From the beginning of the marriage of Crown Prince Naruhito and Masako Owada, the new Crown Princess was under pressure to produce a son, as girls are banned from inheriting the throne under the 1889 Meiji law. Between 1976 and 1993, seven girls but not a single boy was born into the family. And now, only Naruhito and his younger brother were young enough to produce sons. Then the years began to pass, and the press became ever more insistent. Six years after the wedding, it was finally, tentatively, confirmed that Masako was pregnant. At the end of the year, it became clear that Masako had suffered a miscarriage and had to have surgery to remove the fetus. A year later, Masako told the press, “Honestly speaking, it is a fact that I was disturbed by the overheated coverage in the mass media from the very start.”
Masako was now approaching 40, and the couple decided to seek fertility treatments. In April 2001, it was confirmed that Masako was pregnant once more. On 1 December 2001, Masako gave birth to a daughter named Aiko. Her name was chosen by her parents instead of the Emperor. Aiko, the princess’s personal name, is written with the kanji characters for “love (愛)” and “child (子)” and means “a person who loves others.” Her Imperial title is Princess Toshi (敬宮 toshi-no-miya), which means “a person who respects others.”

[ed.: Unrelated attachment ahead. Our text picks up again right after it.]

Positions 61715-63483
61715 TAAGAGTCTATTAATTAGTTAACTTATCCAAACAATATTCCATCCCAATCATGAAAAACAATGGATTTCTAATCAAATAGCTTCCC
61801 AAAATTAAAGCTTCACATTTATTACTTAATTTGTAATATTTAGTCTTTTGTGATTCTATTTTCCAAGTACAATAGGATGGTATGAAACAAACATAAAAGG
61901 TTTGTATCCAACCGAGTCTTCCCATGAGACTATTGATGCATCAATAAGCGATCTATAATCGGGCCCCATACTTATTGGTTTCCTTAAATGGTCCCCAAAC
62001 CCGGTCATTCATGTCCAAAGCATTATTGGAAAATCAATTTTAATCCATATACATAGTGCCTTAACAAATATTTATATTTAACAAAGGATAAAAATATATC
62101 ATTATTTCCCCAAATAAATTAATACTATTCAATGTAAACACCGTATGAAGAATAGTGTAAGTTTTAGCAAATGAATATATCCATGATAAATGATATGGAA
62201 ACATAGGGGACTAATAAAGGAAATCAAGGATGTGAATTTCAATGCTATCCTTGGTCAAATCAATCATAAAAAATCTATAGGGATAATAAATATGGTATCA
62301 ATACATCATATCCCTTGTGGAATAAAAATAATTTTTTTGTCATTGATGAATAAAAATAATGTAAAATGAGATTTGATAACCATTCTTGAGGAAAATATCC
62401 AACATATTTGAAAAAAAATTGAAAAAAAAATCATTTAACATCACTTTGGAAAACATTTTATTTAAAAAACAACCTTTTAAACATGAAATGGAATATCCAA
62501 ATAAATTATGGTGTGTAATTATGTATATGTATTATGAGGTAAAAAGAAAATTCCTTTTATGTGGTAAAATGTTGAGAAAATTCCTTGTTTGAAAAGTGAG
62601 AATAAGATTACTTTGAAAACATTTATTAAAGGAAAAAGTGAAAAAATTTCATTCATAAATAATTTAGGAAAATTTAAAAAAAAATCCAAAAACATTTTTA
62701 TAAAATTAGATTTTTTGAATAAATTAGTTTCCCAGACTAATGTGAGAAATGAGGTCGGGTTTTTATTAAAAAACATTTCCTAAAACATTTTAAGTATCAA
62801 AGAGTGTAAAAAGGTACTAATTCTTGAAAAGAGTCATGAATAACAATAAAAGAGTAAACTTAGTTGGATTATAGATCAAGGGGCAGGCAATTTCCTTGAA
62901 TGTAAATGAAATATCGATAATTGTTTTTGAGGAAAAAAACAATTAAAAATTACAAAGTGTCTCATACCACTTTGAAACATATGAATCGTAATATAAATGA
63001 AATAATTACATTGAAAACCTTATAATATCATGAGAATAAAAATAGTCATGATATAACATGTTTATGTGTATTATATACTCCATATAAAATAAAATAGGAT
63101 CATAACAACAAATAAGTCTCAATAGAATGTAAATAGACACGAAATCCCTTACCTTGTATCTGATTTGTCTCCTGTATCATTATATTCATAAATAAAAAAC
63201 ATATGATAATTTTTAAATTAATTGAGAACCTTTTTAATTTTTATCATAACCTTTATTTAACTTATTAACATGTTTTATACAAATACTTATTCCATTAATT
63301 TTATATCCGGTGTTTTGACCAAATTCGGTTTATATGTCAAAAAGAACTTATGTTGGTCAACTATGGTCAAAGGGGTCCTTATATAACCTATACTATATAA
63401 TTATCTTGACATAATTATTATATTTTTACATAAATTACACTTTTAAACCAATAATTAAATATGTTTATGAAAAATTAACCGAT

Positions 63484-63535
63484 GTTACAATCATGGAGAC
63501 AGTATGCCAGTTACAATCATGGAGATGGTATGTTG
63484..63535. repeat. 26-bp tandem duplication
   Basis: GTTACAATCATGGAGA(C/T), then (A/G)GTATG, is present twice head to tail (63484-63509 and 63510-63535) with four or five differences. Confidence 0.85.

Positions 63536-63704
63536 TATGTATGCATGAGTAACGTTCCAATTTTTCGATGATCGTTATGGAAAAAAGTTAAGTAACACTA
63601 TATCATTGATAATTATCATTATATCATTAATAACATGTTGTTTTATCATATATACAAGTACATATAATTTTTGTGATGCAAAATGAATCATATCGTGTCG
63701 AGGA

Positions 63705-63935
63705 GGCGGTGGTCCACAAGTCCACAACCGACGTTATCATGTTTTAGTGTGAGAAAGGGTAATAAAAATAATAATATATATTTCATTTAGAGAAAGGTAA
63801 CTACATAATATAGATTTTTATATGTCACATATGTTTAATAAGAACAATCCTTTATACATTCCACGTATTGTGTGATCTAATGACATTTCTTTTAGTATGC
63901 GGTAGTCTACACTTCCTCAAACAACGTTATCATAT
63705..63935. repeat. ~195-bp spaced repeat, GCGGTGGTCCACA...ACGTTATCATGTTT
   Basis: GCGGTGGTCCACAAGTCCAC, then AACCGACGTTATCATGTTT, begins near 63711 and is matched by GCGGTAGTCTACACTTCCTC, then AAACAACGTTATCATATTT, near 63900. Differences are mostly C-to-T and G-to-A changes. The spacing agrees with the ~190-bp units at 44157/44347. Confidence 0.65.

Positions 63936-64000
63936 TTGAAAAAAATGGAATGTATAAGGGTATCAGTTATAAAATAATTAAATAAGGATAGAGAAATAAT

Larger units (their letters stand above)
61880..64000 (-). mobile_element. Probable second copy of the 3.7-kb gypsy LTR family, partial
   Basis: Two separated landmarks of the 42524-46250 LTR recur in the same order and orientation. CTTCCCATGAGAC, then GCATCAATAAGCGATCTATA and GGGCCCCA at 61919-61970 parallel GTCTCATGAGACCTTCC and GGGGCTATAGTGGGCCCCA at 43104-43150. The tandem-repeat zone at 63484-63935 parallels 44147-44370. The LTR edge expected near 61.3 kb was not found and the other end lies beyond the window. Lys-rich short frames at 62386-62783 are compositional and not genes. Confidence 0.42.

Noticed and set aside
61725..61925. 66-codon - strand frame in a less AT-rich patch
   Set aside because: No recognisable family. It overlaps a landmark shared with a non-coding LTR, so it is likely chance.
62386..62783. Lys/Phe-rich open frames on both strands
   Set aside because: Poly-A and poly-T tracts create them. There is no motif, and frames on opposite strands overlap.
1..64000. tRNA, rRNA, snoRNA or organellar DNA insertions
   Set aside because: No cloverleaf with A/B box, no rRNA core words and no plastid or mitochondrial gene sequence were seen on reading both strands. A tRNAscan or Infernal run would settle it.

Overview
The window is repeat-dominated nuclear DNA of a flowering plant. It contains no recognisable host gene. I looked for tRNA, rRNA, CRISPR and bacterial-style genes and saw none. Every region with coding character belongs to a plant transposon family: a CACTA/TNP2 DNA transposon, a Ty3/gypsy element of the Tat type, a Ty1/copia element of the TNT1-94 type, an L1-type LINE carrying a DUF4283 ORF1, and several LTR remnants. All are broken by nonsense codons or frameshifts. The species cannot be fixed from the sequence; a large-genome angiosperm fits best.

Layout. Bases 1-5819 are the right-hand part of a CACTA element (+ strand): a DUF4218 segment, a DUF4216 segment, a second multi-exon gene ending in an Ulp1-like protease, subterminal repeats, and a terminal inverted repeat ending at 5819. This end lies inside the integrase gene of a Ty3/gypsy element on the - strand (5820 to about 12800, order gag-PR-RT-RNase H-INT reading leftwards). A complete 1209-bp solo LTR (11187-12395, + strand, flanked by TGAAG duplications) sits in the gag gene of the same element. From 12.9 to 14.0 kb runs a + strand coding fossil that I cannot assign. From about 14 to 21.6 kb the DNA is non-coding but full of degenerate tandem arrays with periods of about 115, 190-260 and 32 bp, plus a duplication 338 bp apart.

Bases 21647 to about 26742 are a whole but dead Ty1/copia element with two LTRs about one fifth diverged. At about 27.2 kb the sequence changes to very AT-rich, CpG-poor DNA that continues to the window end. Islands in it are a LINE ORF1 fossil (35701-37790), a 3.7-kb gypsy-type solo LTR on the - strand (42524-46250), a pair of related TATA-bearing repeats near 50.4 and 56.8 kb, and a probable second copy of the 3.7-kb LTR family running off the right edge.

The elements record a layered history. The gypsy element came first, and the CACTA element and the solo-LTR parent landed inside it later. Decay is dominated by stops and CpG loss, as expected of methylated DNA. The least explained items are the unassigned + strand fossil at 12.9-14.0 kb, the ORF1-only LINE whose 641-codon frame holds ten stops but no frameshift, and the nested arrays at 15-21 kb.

Aiko began her education at the Gakushuin Kindergarten on 3 April 2006. Since 2014, she is enrolled at the Gakushuin Girl’s Junior Highschool, and she told reporters on her first day of school, “I am looking forward (to starting a new school life).” Aiko was frequently home from school due to bullying from classmates. Now that she is a little bit older, she sometimes joins her parents at official engagements. Aiko attended a course at Eton College and is now attending Gakushuin University, where she majors in Japanese language and literature.
Aiko’s father became the new Emperor of Japan after his father’s abdication on 30 April 2019, but Aiko will not be able to succeed him. Before the birth of her younger cousin Hisahito, there was some debate about whether the Imperial Household Law of 1947 should be changed to absolute primogeniture to allow for the succession of a woman. There have been eight Empresses in their own right in Japanese history, and most European monarchies have changed their laws to allow for female succession. Only Liechtenstein completely bars the succession of women, while Spain still abides by a preference for males. With the male line being dangerously close to extinction, it would only be prudent to allow for Aiko to succeed her father and to abolish the system where Japanese Princesses must give up their Imperial titles if they marry a commoner.